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Fox News Channel No. 1 for Election Week 2014 (TVNewser)
Midterm elections translated to a big victory for Fox News Channel. FNC marked its highest-rated week of 2014 in both total day and primetime (Monday to Friday). Variety Its average around-the-clock viewership of 1.43 million — its highest for any week of 2014 — put it ahead of runners-up ESPN and Nickelodeon, both of which drew 1.28 million. This is the first time since the week of the Boston Marathon bombings that FNC has been No. 1 on cable in total day. Deadline Hollywood In primetime, FNC finished the week in second place among total viewers, behind ESPN. CNN and MSNBC ranked No. 25 and No. 24, respectively, in total day among cable networks, and No. 26 and No. 24, respectively, in primetime. TVNewser The return to Standard Time and the midterm elections combined to give all three network newscasts week-to-week gains. NBC Nightly News With Brian Williams also retook the lead in the adult 25-54 demo, which ABC’s World News Tonight With David Muir had owned for the last 11 weeks. Deadline Hollywood In the demo, Williams’ newscast clocked 2.19 million viewers to Muir’s 2.18 million; CBS Evening News With Scott Pelley drew 1.84 million demo viewers. NBC’s newscast also led among viewers of all ages: 9.45 million to ABC’s 8.76 million and CBS’ 7.25 million.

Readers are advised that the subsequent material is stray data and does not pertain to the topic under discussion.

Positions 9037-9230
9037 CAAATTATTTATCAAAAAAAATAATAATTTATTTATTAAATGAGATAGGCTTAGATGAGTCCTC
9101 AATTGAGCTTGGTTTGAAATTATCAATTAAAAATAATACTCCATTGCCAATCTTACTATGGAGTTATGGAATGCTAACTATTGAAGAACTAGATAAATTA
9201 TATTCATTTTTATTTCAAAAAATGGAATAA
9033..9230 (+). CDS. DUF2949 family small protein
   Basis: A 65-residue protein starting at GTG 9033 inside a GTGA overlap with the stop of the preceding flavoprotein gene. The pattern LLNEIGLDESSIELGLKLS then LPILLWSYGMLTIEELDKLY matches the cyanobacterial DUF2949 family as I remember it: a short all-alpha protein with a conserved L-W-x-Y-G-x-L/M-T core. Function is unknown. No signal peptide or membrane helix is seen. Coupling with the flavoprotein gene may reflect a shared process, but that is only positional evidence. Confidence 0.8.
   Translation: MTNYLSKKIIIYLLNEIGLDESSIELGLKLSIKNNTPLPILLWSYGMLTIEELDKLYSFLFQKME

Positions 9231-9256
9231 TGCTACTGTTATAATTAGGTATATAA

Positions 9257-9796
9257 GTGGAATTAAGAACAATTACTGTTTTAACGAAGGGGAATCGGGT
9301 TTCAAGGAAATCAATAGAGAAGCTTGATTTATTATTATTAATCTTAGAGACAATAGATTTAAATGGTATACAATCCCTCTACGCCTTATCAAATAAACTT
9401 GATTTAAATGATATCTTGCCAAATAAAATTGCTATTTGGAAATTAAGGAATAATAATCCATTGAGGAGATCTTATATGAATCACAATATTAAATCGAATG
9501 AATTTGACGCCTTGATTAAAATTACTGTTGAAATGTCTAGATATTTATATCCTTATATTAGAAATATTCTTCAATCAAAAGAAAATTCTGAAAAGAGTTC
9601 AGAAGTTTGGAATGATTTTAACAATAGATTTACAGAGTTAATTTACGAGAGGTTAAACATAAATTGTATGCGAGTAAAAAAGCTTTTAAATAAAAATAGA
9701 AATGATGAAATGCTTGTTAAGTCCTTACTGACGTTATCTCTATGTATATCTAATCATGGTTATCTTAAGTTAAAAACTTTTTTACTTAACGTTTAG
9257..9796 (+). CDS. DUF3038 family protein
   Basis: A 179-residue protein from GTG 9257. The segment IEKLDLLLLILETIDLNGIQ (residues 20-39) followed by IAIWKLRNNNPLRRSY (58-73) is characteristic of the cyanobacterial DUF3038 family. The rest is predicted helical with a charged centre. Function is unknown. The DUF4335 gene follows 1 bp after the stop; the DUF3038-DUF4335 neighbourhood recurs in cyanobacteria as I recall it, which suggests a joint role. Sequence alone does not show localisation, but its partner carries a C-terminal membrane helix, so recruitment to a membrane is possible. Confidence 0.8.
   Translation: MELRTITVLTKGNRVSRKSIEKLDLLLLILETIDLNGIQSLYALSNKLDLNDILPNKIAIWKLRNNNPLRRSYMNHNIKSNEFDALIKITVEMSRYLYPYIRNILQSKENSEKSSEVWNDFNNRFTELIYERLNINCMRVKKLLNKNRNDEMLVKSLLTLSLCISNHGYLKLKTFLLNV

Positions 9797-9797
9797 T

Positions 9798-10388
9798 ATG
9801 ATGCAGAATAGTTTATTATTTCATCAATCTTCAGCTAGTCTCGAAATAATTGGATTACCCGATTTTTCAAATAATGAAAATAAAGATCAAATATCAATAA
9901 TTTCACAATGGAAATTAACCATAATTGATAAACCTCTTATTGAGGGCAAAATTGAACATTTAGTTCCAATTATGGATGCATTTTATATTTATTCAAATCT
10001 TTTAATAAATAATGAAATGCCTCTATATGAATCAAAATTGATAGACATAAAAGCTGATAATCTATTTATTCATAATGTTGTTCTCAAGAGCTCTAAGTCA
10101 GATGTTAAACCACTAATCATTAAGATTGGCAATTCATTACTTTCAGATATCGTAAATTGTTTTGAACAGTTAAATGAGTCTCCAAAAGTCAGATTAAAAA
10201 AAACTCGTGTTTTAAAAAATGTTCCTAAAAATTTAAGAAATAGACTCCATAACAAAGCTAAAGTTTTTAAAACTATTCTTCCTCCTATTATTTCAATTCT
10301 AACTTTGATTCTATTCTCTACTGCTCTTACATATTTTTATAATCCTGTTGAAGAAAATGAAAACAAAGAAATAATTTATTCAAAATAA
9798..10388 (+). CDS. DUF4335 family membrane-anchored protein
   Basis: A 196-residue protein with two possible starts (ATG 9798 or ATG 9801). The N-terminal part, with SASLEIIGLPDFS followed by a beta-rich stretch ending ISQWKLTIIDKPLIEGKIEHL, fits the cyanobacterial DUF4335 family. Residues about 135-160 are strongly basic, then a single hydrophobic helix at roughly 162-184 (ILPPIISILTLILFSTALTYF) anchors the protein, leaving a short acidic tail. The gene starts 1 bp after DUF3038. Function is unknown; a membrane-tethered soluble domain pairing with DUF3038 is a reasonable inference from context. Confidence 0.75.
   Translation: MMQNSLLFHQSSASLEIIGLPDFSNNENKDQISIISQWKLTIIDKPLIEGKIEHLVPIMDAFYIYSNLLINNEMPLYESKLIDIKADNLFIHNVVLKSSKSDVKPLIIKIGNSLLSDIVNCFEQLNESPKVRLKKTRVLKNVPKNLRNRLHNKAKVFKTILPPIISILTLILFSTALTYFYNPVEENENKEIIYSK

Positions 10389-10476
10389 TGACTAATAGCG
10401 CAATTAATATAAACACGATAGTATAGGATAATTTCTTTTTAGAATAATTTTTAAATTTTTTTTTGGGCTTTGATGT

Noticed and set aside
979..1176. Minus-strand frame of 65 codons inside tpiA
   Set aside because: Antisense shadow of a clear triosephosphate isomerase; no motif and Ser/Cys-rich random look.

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Morning Media Newsfeed: FBI Backs Agent, Fake AP Story | Reuters Ends Comments

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FBI Chief Backs Agent Who Posed as Reporter (Mashable)